By Stephanie Conner

Ten years. That’s a lot of brochures, newsletters, feature articles, websites, annual reports, blog posts and other materials. Active Voice Communications made its official debut in March 2009. And in the past decade, I’ve been fortunate to work with clients in various industries — healthcare, technology, higher education, real estate, banking, marketing and more. The journey has yielded opportunities to learn about different brands, deepen my understanding of content marketing and develop an expertise in strategic communications.

In honor of Active Voice Communications’ 10th anniversary, here are 10 things I’ve learned along the way.


1. Working with great people is the best business goal.

A lot of agencies have goals around revenue and growing their client list. What I have found is that working with smart, strategic marketers who understand the value of good copy and the creative process is invaluable. When you work with the right people, the rest seems to fall into place.

Today, I am fortunate to work with people with whom I have long-term relationships. We are true collaborators, who learn from one another and generate great work together. Everyone wins.


2. Content remains king.

When I started my career (years before Active Voice), “content marketing” wasn’t even a thing. But over the years, it’s become clear that content is as valued as other communications disciplines in brands of all sizes. Even those with limited budgets recognize that content is essential, that content drives marketing and sales.

This is particularly exciting for me as it means I spend less time convincing executives why content marketing is an important investment and more time getting to work on strategic campaigns.


3. Quality is paramount.

I can’t stress enough the importance of quality. Would it be ideal to have oodles of well-executed content in varying lengths and formats and written for each of your target audiences? Absolutely. But most of us don’t operate in the ideal.

It’s not the number of articles, blogs, podcasts and videos you launch into the ether that matters. It’s what gets through. It’s what resonates with your audiences. It’s what gets bookmarked, shared, read and reread. It’s what keeps your customers coming back for more. I remain convinced every day that quality is more important than quantity.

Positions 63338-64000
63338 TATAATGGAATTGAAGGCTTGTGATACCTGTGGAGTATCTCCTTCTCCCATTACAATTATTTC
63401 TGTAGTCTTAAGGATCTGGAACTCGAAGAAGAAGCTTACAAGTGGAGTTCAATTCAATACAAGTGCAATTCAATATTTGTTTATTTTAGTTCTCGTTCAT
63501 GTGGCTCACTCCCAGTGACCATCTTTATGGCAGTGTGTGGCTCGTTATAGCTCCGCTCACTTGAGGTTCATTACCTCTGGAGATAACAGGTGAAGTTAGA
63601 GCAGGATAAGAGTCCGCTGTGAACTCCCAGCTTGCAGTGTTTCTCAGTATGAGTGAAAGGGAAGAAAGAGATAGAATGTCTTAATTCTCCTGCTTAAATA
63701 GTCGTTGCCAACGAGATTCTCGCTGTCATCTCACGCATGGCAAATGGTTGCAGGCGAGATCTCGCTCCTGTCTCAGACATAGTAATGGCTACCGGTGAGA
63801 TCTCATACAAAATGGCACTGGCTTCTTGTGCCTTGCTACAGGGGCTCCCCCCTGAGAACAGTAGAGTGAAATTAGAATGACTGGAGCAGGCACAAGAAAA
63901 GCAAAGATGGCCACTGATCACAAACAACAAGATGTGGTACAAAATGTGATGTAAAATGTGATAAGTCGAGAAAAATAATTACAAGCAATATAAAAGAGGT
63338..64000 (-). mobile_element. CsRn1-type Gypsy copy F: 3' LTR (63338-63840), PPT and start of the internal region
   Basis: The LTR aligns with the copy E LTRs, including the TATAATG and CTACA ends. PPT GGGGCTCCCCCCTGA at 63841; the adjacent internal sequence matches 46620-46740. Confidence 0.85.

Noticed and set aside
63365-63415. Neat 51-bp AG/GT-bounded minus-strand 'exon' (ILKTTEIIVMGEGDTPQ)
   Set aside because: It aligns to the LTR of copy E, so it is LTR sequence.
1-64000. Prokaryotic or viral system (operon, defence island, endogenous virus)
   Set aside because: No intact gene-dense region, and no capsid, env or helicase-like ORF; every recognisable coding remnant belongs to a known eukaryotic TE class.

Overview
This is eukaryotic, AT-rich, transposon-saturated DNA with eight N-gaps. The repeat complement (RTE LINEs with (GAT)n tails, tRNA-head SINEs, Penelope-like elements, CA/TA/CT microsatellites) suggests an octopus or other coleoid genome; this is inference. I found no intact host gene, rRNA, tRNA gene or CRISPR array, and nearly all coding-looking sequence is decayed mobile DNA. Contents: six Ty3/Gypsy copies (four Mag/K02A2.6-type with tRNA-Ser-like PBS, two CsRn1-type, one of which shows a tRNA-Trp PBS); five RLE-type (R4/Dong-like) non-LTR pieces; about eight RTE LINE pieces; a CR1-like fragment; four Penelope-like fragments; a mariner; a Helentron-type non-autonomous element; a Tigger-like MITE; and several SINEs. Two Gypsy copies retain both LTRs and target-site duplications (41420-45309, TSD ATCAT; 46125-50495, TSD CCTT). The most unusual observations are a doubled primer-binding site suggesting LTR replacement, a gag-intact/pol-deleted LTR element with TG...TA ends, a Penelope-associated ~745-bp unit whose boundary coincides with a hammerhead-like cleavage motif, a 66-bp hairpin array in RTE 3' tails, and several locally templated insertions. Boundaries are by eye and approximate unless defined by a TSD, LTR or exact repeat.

4. All marketing is P2P.

We often categorize communications as B2B or B2C. And for some reason, when it comes to B2B content, we feel it’s OK to be boring or dry. Sometimes that’s practically a requirement.

But all content should be written for humans (sorry, Google). And if you are to make an impact with actual humans, you have to write in a way humans will read. You will of course want to alter your voice, tone and language for different audiences. But at the end of the day, it’s a human being on the other end of your copy. It’s a human being who must sense that sincerity or emotion or humor in whatever you write.


5. Grammar does still matter. Really.

There is a lot of sloppy copy on the internet. Typos, text-speak and social shortcuts are everywhere. Some companies are choosing not to hire proofreaders, feeling there’s no value in the spend. I’ve even seen people comment that grammar has fallen out of favor.

I am here to tell you that it has not. In fact, if you take nothing else away from this post, please let it be that grammar matters. Too many errors make a brand look unprofessional, uncaring and cheap. (Note that we’re talking about consistent sloppiness. Mistakes happen, and we can forgive them.) When I see typos in a brand’s content, I assume they don’t take great care in their products and services either. Trust me, grammar and punctuation rules do still matter to many people. And it’s really not that difficult or expensive to be a grammar stickler. I could write a whole post on this topic. Oh wait … I did! Check out Yes, Grammar Matters for more of my ranting on the subject.